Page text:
- Institutional buildings
- Warehouses or industrial buildings
- Service station canopies
- Towers for communication or carrying power lines
- Free standing poles (for lights, flags)
- Trees—hardwood or softwood
For each of these structures, there are categories of damage related to wind speed. A single example, for institutional buildings, is given here.
This applies to hospitals, courthouses, university buildings, state and federal buildings, jails.
- Buildings range in height from one to ten stories.
- Roofing materials include fully adhered and mechanically fastened single-ply membranes, polyurethane foam, or copper-clad domes.
- Structure is normally reinforced concrete.
- Walls are masonry with cut stone or precast panels, often ornate.
- Buildings often have balconies, porches, and porticos with heavy façade.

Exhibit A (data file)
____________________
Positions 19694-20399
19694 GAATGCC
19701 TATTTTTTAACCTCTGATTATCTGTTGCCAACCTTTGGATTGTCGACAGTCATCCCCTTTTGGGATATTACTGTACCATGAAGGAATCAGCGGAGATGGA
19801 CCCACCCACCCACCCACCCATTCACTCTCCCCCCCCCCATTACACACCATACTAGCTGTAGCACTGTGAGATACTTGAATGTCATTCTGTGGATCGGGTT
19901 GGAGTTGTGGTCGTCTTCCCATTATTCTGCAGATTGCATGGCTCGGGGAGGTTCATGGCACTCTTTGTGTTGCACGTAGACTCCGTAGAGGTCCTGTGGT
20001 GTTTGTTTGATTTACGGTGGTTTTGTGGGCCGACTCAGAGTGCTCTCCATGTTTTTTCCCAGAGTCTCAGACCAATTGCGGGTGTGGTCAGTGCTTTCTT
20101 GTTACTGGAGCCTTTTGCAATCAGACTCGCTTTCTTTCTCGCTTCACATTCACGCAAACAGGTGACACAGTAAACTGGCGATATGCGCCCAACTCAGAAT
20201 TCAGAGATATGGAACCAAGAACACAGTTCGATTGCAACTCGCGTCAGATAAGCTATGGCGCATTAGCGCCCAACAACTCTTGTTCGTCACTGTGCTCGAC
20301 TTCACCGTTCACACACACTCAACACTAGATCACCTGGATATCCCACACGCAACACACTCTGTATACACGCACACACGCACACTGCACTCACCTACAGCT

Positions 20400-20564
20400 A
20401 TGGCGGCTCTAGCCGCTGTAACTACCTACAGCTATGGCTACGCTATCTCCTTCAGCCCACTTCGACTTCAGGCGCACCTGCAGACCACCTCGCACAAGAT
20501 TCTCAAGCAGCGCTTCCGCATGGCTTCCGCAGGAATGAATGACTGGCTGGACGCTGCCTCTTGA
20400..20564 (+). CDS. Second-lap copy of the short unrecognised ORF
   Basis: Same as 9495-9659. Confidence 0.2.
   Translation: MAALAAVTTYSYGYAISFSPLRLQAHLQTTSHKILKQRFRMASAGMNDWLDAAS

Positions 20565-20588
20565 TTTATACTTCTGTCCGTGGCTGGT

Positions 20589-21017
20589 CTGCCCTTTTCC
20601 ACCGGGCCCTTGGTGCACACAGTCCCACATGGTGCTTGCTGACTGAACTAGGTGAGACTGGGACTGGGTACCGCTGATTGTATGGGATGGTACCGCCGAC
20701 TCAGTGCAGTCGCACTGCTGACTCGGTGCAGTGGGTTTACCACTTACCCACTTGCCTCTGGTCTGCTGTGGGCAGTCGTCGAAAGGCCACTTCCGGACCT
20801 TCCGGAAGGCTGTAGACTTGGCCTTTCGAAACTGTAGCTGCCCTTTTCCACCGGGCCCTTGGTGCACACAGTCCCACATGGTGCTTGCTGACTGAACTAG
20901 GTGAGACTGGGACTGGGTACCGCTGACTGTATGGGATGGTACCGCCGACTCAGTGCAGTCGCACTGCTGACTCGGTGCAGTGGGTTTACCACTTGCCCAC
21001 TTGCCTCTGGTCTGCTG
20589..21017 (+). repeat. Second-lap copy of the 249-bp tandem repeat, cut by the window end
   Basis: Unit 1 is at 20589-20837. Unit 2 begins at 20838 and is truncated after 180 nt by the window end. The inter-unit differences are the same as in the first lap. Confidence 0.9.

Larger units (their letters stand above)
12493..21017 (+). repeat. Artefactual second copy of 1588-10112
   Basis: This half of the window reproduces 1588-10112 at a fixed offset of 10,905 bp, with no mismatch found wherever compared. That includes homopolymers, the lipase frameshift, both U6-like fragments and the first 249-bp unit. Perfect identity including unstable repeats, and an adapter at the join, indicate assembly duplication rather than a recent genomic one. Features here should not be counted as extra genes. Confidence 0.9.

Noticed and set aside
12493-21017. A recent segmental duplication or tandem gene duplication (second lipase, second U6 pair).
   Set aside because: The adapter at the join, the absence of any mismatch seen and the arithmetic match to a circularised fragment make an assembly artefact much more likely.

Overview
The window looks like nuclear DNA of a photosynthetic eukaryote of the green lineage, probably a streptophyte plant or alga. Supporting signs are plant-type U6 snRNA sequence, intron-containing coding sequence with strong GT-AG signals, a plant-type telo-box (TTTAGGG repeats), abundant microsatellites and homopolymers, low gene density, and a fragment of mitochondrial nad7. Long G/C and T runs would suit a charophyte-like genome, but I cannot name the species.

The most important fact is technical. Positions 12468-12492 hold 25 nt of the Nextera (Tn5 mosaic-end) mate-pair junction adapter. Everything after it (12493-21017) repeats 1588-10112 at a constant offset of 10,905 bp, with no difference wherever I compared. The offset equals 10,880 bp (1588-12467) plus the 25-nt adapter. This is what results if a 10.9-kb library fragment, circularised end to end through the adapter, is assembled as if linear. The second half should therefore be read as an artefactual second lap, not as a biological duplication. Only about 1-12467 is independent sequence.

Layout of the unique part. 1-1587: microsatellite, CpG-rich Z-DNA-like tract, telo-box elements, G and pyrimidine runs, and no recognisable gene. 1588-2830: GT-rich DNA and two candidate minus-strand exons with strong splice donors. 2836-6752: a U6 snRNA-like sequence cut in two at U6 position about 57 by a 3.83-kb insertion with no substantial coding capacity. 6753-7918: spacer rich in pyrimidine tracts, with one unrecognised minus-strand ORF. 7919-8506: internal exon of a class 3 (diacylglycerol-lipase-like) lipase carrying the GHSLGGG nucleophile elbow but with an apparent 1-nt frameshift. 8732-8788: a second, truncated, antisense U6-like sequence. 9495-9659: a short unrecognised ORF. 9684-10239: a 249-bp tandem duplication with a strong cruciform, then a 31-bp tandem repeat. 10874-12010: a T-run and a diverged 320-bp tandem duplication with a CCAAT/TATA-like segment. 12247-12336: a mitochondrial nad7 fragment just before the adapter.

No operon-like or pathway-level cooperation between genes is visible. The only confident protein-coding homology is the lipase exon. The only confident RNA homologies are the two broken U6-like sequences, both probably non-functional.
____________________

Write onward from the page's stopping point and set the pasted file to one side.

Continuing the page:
- Windows are relatively small.
Information on damage to 28 different kinds of structures, including the above example, is available at http://www.spc.noaa.gov/faq/tornado/ef-scale.html. The Enhanced Fujita Scale is considered to be a work in progress. More kinds of structures will be added in the future. Notably absent is a scale of damage to automobiles. Still, the EF-Scale is a notable improvement over the original scale for those charged with damage assessment and tornado classification, and the wind speed estimates are more realistic.
Degree of damage
Threshold of visible damage
Loss of roof covering (< 20%)
Damage to penthouse roof and walls; loss of rooftop HVAC equipment
Broken glass in windows or doors
Uplift of lightweight roof deck and insulation; significant loss of roofing material (> 20%)
Façade components torn from structure
Damage to curtain walls or other wall cladding
Uplift of pre-cast concrete roof slabs
Uplift of metal deck with concrete fill slab
Collapse of some top story exterior walls
Significant damage to building envelope
The wind speeds associated with these categories are given in Figure 1.
Weatherwise Contributing Editor THOMAS SCHLATTER is a retired meteorologist and volunteer at NOAA's Earth System Research Laboratory in Boulder, Colorado. Submit queries to the author at firstname.lastname@example.org, or by mail in care of Weatherwise, Taylor & Francis, 325 Chestnut St., Suite 800, Philadelphia, PA 19106.